With huge power, light weight, and magnificently slippery bodywork, Porsche’s 917 was feared equally by those who raced against it and those who had to drive it. The 917 became the first car to reach - and greatly exceed - 200mph on Le Mans’ Mulsanne Straight, but at a time when racing car aerodynamics were mostly shaped by faith, this proved perilous. When the 917 really got going, its downforce went too. The horror stories of high-speed waywardness are now so legendary they are at risk of being dismissed as exaggerated myth, so the best way to conduct a reality-check is to hear what the drivers said. . .
Le Mans winner Richard Attwood remembers, with absolute clarity, “It was a horrendous car. Hugely fast, but floating all over the road. Aerodynamically, it was unbelievably unstable.”
Hans Herrmann, who raced for Mercedes-Benz in Grands Prix and the Mille Miglia before switching to Porsche, agreed: “The car was a catastrophe. The motor was too strong and the chassis had problems. We did not drive the car; the car drove us!”
“The thing weaved all over the shop” according to Aussie Frank Gardner, who was drafted to drive a 917 with David Piper at the Nürburgring in 1969 after Porsche’s regular drivers all opted to stick with the smaller and nimbler 908. The following year, Piper had to have his right leg amputated below the knee after crashing a 917 during filming for the movie Le Mans.
On the same fast stretch of track where Piper had his accident, going from Arnage into Maison Blanche, John Woolfe had lost control of his 917 on the opening lap of the 1969 race with fatal consequences. Earlier that week, as Woolfe’s team-mate Digby Martland hammered down the Mulsanne, the 917 whipped into a spin. Miraculously, car and driver escaped unscathed, but Martland made his way gingerly back to the pits, climbed out of the Porsche, and retired from racing on the spot.
Other drivers think Martland’s close-shave was precipitated by throttle-lift or turn-in, or a combination of both, approaching the Mulsanne Kink. The slightest interference with the 917’s equilibrium at high speed could break its tentative grip. This is why, Vic Elford said, “everything had to be done gently.”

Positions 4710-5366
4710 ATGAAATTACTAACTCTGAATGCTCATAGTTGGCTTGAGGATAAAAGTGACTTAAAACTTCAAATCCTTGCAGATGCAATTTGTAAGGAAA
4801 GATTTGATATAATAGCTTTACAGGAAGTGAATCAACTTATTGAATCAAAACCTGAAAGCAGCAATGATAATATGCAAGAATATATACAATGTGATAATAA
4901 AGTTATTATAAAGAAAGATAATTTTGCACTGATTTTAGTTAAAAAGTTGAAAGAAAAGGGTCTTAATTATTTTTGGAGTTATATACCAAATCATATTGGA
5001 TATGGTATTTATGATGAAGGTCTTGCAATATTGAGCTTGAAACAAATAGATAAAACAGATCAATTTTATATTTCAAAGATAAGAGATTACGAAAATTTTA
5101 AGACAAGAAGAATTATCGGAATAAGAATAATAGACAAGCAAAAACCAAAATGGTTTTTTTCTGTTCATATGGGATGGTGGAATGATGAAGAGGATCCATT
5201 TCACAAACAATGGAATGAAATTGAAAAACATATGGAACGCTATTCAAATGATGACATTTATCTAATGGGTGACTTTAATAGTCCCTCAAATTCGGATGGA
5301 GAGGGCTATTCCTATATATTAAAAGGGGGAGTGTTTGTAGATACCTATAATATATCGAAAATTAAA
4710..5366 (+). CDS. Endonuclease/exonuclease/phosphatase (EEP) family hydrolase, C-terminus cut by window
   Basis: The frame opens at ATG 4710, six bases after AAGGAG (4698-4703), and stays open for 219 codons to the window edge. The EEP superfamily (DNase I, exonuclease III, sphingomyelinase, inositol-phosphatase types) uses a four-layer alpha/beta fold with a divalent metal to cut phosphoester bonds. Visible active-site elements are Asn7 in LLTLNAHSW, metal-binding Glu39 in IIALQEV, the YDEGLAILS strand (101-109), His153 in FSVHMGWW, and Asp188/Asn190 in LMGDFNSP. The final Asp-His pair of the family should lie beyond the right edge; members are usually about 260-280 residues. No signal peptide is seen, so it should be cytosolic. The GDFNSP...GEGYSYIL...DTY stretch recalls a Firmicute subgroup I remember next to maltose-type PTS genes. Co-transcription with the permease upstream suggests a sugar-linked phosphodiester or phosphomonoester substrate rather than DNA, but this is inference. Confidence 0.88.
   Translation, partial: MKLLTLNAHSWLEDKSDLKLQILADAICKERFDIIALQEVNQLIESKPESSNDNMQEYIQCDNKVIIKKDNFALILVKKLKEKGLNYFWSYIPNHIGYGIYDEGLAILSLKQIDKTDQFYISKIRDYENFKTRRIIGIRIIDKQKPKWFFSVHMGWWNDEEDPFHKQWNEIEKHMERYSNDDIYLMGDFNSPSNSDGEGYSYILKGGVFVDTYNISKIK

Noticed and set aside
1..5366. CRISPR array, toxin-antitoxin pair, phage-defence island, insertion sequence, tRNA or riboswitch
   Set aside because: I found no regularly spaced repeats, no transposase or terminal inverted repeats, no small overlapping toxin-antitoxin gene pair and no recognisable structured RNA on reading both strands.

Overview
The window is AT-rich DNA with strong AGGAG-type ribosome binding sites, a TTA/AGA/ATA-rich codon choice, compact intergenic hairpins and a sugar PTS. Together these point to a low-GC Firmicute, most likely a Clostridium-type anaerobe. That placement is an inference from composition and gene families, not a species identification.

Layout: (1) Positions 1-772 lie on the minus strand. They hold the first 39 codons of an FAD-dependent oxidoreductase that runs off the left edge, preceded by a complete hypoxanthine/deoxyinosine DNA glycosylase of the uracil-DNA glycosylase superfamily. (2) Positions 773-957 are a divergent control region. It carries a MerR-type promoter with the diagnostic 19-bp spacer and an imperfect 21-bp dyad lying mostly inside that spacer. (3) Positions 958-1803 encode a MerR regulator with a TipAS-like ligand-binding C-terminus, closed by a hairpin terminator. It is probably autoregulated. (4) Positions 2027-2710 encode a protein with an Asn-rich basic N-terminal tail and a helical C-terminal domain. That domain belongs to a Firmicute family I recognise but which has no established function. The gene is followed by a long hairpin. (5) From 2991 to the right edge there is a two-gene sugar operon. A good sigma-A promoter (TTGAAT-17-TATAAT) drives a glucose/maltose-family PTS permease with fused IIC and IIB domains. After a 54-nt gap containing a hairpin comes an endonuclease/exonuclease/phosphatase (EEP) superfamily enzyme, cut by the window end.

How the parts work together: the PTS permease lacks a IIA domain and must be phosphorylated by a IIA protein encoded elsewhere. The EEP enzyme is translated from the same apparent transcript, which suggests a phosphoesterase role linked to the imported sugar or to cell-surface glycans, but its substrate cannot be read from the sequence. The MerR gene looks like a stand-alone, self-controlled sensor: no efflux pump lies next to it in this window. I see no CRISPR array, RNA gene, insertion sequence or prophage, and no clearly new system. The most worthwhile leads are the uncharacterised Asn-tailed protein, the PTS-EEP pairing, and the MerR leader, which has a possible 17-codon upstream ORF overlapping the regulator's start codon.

If anyone knew how to peddle a 917, it was Quick Vic. In the 917’s debut season, 1969, the Elford/Attwood 917 led Le Mans after 21 hours by a clear six laps. Unfortunately, the gearbox started to crack and leak oil onto the clutch, forcing the car to halt, but there was no mistaking its pace.
By 1970, Porsche had made the 917’s high-speed roadholding more manageable and increased displacement of its air-cooled flat-twelve from 4.5- to 4.9-litres. The car Elford usually raced that season, chassis number 023, still had the smaller engine, and for Le Mans he asked to be switched to another example with the bigger powerplant – and this proved to be his career’s biggest mistake.
Taking an opposite view to Elford, Attwood liked the idea of racing 023 at Le Mans. He believed that, over the course of 24 hours, its smaller engine could be more reliable. For the same reason, Attwood asked to be teamed-up with 42-year-old Herrmann, not the quickest of Porsche’s drivers, but gentle on machinery. After qualifying, however, Attwood thought he had blundered with this cautious approach. In a race featuring seven 917s and 11 Ferrari 512s, 023 was way down the grid. “We were losing six to eight seconds per lap,” said Attwood, “purely [under acceleration] out of the Mulsanne and Arnage corners. I was so depressed going into that race, because I knew that we just didn’t have a chance.”
Attwood and Herrmann decided their only hope was to be the tortoise in a race full of hares. During the opening laps, says Attwood, the race “was the nearest thing to a Grand Prix. For a 24-hour race it was quite silly. Everybody wanted to be at the front.” Except, that is, for Attwood and Herrmann. Their strategy was to take good care of 023 during the first six hours and see how the race would shake-out. This, said Herrmann, meant “no fighting other competitors.”
Their plan gradually began to make sense. In a race ravaged by periods of torrential rain, one-by-one the pace-setters crashed out or pushed their machines to breaking-point. By midnight, only two cars were ahead of 023, the Jo Siffert/Brian Redman 917 and the Jacky Ickx/Peter Schetty 512. Then, in the early hours of Sunday morning, Ickx crashed heavily at the Ford Chicane and Siffert broke the Porsche’s engine by missing a gearshift. Track conditions remained tricky, with rain falling intermittently until noon, but the tortoise stayed far enough ahead of the limping hares to win the race.
This was a historic victory, Porsche’s first in the world’s most famous endurance race. A 917 would win Le Mans again in 1971, setting the German marque on the road to five wins there in the ’70s, seven in the ’80s, and 19 to date.
For these reasons, 917 chassis number 023 is one of the most important of all Porsche racing cars. It is also the subject of a Porter Press book, Porsche 917 – The autobiography of 917-023, written in engaging style by Ian Wagstaff. For fans of Porsche, sports racing cars, or Le Mans, this 320-page tome, beautifully produced and containing more than 300 photographs, is a must-have – a compelling insight into Le Mans 1970, the six other long-distance races contested by 023 that year, and the origination and development of the Type 917. It’s a horror story with a happy ending.
By Phillip Bingham